Патент USA US2117532код для вставки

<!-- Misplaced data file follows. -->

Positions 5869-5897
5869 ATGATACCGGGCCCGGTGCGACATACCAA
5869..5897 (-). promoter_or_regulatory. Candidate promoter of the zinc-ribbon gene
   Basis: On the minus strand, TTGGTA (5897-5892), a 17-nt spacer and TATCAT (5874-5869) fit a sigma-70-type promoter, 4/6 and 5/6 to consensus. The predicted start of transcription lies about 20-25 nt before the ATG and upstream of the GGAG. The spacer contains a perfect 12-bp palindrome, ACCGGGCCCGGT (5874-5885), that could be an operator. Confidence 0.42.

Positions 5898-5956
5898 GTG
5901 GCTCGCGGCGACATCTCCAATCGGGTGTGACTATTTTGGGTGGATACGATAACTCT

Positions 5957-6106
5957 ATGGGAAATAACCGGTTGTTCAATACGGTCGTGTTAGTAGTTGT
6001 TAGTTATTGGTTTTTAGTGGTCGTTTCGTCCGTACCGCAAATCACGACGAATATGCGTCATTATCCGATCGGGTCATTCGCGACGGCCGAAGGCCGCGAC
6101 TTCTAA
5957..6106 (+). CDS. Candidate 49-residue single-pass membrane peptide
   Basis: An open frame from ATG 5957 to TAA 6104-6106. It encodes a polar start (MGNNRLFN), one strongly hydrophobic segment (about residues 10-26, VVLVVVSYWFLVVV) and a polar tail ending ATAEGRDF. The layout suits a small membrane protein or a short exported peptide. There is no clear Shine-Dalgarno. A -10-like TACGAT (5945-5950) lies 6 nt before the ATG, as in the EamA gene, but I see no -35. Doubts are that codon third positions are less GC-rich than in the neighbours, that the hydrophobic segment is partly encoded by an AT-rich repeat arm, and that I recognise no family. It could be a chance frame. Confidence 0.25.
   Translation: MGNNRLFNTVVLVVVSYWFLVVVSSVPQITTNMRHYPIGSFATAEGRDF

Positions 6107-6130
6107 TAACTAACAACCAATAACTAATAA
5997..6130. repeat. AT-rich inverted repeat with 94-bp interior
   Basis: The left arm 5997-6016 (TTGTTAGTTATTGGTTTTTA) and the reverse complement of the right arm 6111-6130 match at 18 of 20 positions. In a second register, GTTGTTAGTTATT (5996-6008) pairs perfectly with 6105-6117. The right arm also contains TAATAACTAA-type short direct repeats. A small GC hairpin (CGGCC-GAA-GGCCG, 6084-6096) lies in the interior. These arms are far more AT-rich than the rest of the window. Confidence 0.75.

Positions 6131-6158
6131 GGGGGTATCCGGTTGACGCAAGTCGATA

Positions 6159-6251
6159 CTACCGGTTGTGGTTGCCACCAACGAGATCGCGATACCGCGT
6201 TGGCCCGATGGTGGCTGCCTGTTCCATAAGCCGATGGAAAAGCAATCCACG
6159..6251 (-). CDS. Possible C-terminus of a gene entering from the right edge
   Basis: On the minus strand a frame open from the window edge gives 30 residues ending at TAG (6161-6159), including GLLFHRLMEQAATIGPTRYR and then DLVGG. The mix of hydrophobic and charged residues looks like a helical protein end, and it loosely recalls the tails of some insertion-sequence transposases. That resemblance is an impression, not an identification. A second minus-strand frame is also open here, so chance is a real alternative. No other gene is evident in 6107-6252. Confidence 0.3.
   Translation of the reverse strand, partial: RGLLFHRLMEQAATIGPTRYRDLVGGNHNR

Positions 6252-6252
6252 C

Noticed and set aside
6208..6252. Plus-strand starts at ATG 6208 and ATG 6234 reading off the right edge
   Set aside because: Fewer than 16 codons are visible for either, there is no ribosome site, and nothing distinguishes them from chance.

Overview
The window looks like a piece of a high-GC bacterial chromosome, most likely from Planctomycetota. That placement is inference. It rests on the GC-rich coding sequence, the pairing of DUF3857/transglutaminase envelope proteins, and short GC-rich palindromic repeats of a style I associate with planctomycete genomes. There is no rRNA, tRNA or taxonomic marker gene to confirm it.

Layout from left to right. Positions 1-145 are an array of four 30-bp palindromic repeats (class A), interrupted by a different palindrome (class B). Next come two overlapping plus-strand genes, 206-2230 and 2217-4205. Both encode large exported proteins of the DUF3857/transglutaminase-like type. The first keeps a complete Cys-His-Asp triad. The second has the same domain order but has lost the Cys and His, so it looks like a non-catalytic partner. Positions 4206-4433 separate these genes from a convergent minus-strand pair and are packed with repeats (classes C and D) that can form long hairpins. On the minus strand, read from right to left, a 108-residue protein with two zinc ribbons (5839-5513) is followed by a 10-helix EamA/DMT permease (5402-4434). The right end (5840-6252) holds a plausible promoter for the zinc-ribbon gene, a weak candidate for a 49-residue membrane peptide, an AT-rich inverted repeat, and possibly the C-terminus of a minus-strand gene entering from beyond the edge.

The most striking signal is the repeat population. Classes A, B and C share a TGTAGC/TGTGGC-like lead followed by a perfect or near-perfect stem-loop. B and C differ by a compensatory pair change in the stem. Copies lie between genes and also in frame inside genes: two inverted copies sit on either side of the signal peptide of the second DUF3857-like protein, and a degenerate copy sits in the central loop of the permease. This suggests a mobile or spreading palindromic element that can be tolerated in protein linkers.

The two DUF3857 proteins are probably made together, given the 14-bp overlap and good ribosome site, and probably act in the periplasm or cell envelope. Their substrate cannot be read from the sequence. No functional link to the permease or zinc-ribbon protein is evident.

Patented May 17, 1938 v UNI-TE 2,117,532 ; PROTE COATING FOR FOOEAR AND OTHER ARTICLES Raymond W. Albright and Andrew Szegvari, Akron, Ohio, assignors to American Anode Inc., Akron, Ohio, a corporation of Delaware No Drawing. Application June 29, 1935, Serial No. 29,093 12 oi. (01. 12-142) This invention relates to the protection of arti causes damage often equal to or more serious cles during manufacture, shipping and storage and is especially useful in protecting articles of than that which would be caused by the grease and dirt, or by scu?ing the ?nished surface. Additional damage to the finish is caused in many cases by mechanical disturbance of the relative arrangement of the surface ?bers when the rubber coating is stripped from the fabric. The present invention entirely overcomes these prior difficulties and makes possible the use of latex or other aqueous dispersions of rubber in coating the most sensitive and delicate fabrics, footwear or other articles which frequently in 5 clude expensive and delicate fabrics or other materials which are easily damaged in the course of manufacture or while in transit or storage awaiting sale. The invention contemplates pro viding upon such articles adherent but readily l0 removable temporary protective coatings of rub ’ her by a method which eliminates spotting, dis coloration and other damage to the fabric by the coating material itself which has accom panied prior processes, and also aims to facilitate l5 subsequent removal of the rubber coatings by depositing upon the fabric, prior to the appli by coating the fabric, before application of the aqueous dispersion, with a water-repellent mate rial ‘designed to prevent direct contact of the aqueous vehicle with the' sensitive surface and also to facilitate subsequent stripping of the cation of the rubber coating, a material which .drled rubber coating without. damage to the will prevent damage to the fabric by the vehicle ?nish. In a preferred form of the invention the water-repellent material comprises an oily in which the rubber is suspended for the purpose liquid which is slowly volatile and which prefer 20 20 of application and which also will serve to. sepa rate the rubber from the fabric to prevent undue adhesion with consequent di?iculty of subsequent removal. , ' ' - In the manufacture of articles of footwear “5 such as expensive shoes for women, highly ?n ished fabrics’and leathers which are quite sensi-l ’ tive and easily damaged are utilized for various parts of the shoe, especially the uppers. In ably contains a minor proportion of substantially nonvolatile material. The water-repellent mate- ' rial is applied in any convenient manner to the fabric or shoe part to be protected and the aqueous dispersion of rubber then is superposed in any of the well known ways. The oily coating prevents direct contact between the fabric and the aqueous vehicle of the dispersion and there spite of the care exercised in handling such by prevents spotting and discoloration of the 30 materials during manufacture of the shoe, they . fabric by the water until the dispersion is dried, 30 frequently are scuffed and become soiled by dirt but by virtue of its slow volatility the greater or grease from the shoe making machinery and part of the oily coating evaporates after the other equipment and are considerably vreduced dispersion has dried and disappears leaving the in value, for even» though the shoe is subsequently small proportion of less volatile material to serve 35 cleaned, the ?nish of the material usually is as a separator between the rubber and the fabric 35 impaired at the spots which were cleaned. In and thereby to prevent undue'adhesion and to an attempt to overcome this dimculty it has heretofore been proposed to coat the materials with an aqueous dispersion of rubber such as ' _40 natural rubber latex and to dry the dispersion . to provide upon the material, an adherent but removable coating of rubber to serve as a pro tective means ‘during manufacture and, storage of the shoe part or the ?nished shoe. This proc _ 45 ess has proved to be very satisfactory with some types‘ of shoes and materials and has met with considerable favor in the shoe manufacturing industry, but it has not proved to be entirely satisfactory for use on shoes or shoe parts in 50 eluding fabrics such as satins, moire, brocade, linen, and the like which have highly ?nished surfaces easily spotted, discolored or otherwise damaged by water, for the reason that the aque ous vehicle of the rubber latex or other aqueous dispersion itself spots or discolors the fabric and’ facilitate subsequent stripping of the coating without damaging the fabric. In the preferred form of the invention, the less-volatile material serves also to enhance the sheen of the fabric 40 and to aid in dyeing the fabric in those cases‘ where it is dyed after its incorporation into the shoe. The oily liquid chosen may be and fre quently will be at least slowly soluble in rubber in which case ~itsremoval by volatilization will 45 be supplemented by absorption of considerable quantities into the rubber. These and other fea tures of the invention will- be more clearly under stood from the following detailed description of some examples of the manner of utilizing the 50 invention. An upper for a woman's ‘shoe is prepared in the usual manner from a satin fabric, but before its incorporation into the shoe it is sprayed, until a thin uniform coating has been applied, with a 55 2,117,532 liquid composition consisting of 100 parts by weight of a “safety solvent” and 5 parts by weight of octyl alcohol. Then liquid rubber latex containing 50 to 60% total solids is sprayed onto the coated fabric, preferably although not neces sarily with simultaneous spraying of a coagulant for the latex as described in an application of Merrill E. Hansen, Serial No. ‘725,306 ?led May 12, 1934. The coating of latex then is dried to 10 provide upon the fabric a protective coating of rubber, and the coated fabric upper is lasted and built intoja shoe in the usual manner. At any time thereafter, the protective coating may be stripped off to expose the undamaged shoe. The 15 octyl alcohol/remaining on the surface of the fabric enhances its sheen and in some manner not fully understood at the present time also facil itates dyeing‘of the fabric. ' The “safety solvent" utilized in the foregoing 20 example is one'of a number of commercial sol vents now available which are understood to be petroleum products consisting of distillation cuts somewhat above the ordinary gasoline cuts and including large proportions of slowly volatile hy 25 drocarbons principally of the paraffin series around and including octane. These particular so cuts are especially useful in the present invention because they volatilize slowly enough to remain ‘until the rubber is well dried and all danger of spotting of the fabric by water is past, but still are substantially completely volatilized in a reasonable time so thatlno oilymatter remains on the shoe when it is offered for sale. Also these cuts do not contain the more odoriferous higher ..35 members of the series which would be objection able because of their odor. While it is understood that a number of “safety solvents” having vary ing distillation ranges are available, the solvents preferred for use in the presentv invention are 40 those whose distillation ranges begin at a tem perature not lower than 300° F. and end’at a temperature not higher than 400° F. In a second example, a shoe.upper made from a sensitive fabricv such as a moire,-or even a com 45 pleted shoe including such material, is sprayed with a liquid composition consisting of 100 parts by weight of one of the.“safety solvents” contain ing 5 parts by weight 'of the commercial product prepared and sold by the E. I. du Pont de Nemours I 50 & Company under the trade name “Sperzo PAF” and which is thought -t'o-b_e a higher alcohol. Thereafter the fabric or shoe ‘is coated with latex as hereinabove described to provide the desired adherent but readily removable protective coating. In a third example the fabric or article of either of the foregoing examples is sprayed or otherwise coated with a liquid composition con ‘ sisting of 100 parts by weight of an oily cyclic hydrocarbon such as xylene which may contain 5 55 60 parts by weight of a substantially non-volatile ester such as butyl stearate, after which a coat ing of an aqueous dispersion of rubber is super posed. ' - While the description thus far has related pri65 marily to the use of this invention in coating 'shoes and shoe fabrics, it is by no means limited to such use but may be utilized for protecting other articles having sensitive surfaces easily such as natural latex may be sprayed thereover to provide a protective coating of ru her. The gasoline or kerosene effectively prevents spotting of the furniture by the water vehicle of the latex ‘but then ‘evaporates, or is absorbed into the rub ber, leaving a deposit of wax or paramn to sep arate the rubber from the furniture and to fa cilitate subsequent ‘stripping. If a furniture wax is used either with or without .the solvent, a coat- _ ing of wax will remain upon the furniture even after the rubber coating is removed. - ' In each of the above examples, speci?c mate rials have been designated for use, but it will be obvious that other materials having similar properties may be substituted although in some 15' cases they may be less desirable. In addition to the oily liquids hereinabove specifically mentioned others that have been found useful include coal tar high-?ash naphthas, cymene, and like mate rials. Similarly, the less volatile constituent 20 added to the solvent may be other higher alco hols, including the less-volatile liquid alcohols such as heptyl, octyl, nonyl alcohol and the like, as well as the still higher members of the series such as cetyl alcohol and others which are solids 25 at ordinary room temperatures. As has been in dicated, other substantially non-volatile or only slightly volatile esters such as butyl stearate, butyl oleate, butyl palmitate, and similar esters likewise may be used as the less-volatile member 30. of the coating composition. Paramn, waxes, resins and the like which are soluble in'the oily liquid also are useful in the coating composition, or such materials may in many cases be applied without a solvent vehicle as hereinabove de 35 scribed. It is to be understood that the "less volatile” constituent of the water-repellent com position may be either a non-volatile material or a slowly volatile material which evaporates slowly enough to remain upon the coated material as '40, long as required. If the superposed protective rubber coating is to remain upon, for example, a shoe part only during manufacture-of the shoe, as is frequently the case, a “less volatile” mate rial which will volatilize in a few hours or even less may be used, but more frequently a substan tially non-volatile material will be selected for this purpose so that .it will remain inde?nitely upon the article. ~ . Both‘ the ,oily liquids and the aqueous dis persions of rubber utilized in this invention may be applied to the article to be protected in ‘any convenient manner including spraying, brush ing, dipping or the like, and other variations and. modi?cations may be made in details of pro 55 cedure and materials without departing from the spirit and scope of the invention. The term “aqueous dispersion 'of_rubber” as used in the speci?cation and claims refers ge nerically to all natural and arti?cial aqueous dis persions 'of rubber or analogous gums or resins whether natural or synthetic and whether in the a ' unvulcanized, vulcanized, or reclaimed condition. The dispersions may be concentrated, diluted, thickened, thinned, compounded, pigmented, or otherwise preliminarily treated to condition them for the intended use. . We claim: ,1. A method of manufacturing an article of I damaged by water. For example a highly fin footwear including material likely to be damaged 70 ished article of furniture may be sprayed with. during manufacture of the article and which also 70 ordinary gasoline or kerosene preferably although - not necessarily containing 10 parts by weight of is easily damaged by water, which comprises ap paraffin or a furniture wax, or the wax may be plying to said easily damaged material a water applied in the usual vmanner without the solvent, repellent coating comprising a volatile oily liquid containing dissolved therein a minor proportion 75 75 and thereafter an aqueous ‘dispersion of rubber ' 2,117,582 of a separating material which is substantially less volatile than the oily liquid, superposing on the water-repellent coating, while it still con— tains a substantial quantity of the volatile oily liquid, a coating of an aqueous dispersion of rub ber, drying the aqueous dispersion to provide an adherent but readily removable protective coating stantially less volatile than the oily liquid, super posing on the said ?lm, while it still contains a substantial quantity of the volatile oily liquid, a coating of an aqueous dispersion of rubber and drying the aqueous dispersion to provide an ad herent coating of rubber. 9. A method of providing an article with an of rubber upon said material, incorporating the _ adherent but readily removable temporary pro 10 coated material into an article of footwear, and thereafter stripping the protective rubber coating from the article. 2. A method as de?ned by claim 1 in which the volatile oily liquid has substantially the proper ties of a member of the group consisting of gaso line, kerosene, coal tar high ?ash naphtha, “safety solvents” and xylene. 3. A method as de?ned by claim 1 in which the volatile oily liquid is a petroleum product having a distillation range beginning not lower than 300° F. and ending not higher than 400° F. 4. A method as de?ned by claim 1 in which the volatile oily liquid is slowly soluble in rubber. 5. A method as de?ned by claim 1 in which the less volatile separating material dissolved in the 25 volatile oily liquid is a material selected from the class consisting of higher alcohols and esters of fatty acids. 6. A method as de?ned by claim 1 in which the less, volatile separating material dissolved in the 30 volatile oily liquid is a higher alcohol. '7. A method as de?ned by claim 1 in which the volatile oily liquid is a petroleum product having a distillation range beginning not lower than 300° F. and ending not higher than 400° F. and in which the less volatile separating material dis solved in the volatile oily liquid is a substantially non~volatile water-repellent organic material. 8. A method of providing fabric easily damaged by water with an adherent coating of rubber de 40 posited in situ from an aqueous dispersion of rubber without damaging the fabric which com prises coating the fabric with a. ?lm of a volatile oily liquid containing dissolved therein a minor proportion of a separating material which is sub tective coating of rubber which comprises apply ing to the surface of the article to be protected a thin coating of a water-repellent composition comprising a volatile oily liquid containing dis solved therein a minor proportion'of a separating material which is substantially less volatile than the ‘oily liquid, superposing on the water-repellent 15 coating, while it still contains a substantial quan tity of the volatile oily liquid, a coating of an aqueous dispersion of rubber, and‘ drying the aqueous dispersion to provide the desired pro tective coating of rubber. 20 _10. An article of footwear including easily dam aged material and comprising upon said material a thin water-repellent coating containing a slow ly volatile oily liquid which is immiscible with water and a substantially less-volatile organic 25 separating material, and superposed thereover an adherent but readily removable protective rubber coating. - 11. An article of footwear including an easily damaged surface and comprising upon said sur 30 face a thin coating of water-repellent separating material comprising material selected from-the class consisting of higher alcohols and esters of fatty acids, and superposed thereover an adherent but readily removable protective rubber coating. 35 12. ,An article of manufacture including an easily damaged surface and comprising upon said surface a thin coating containing a slowly vola tile, water-repellent oily liquid and a substantially less volatile organic separating material, and superposed thereover an adherent but readily re movable protective rubber coating. RAYMOND W. All-BRIGHT. ANDREW‘ SZEGVARI.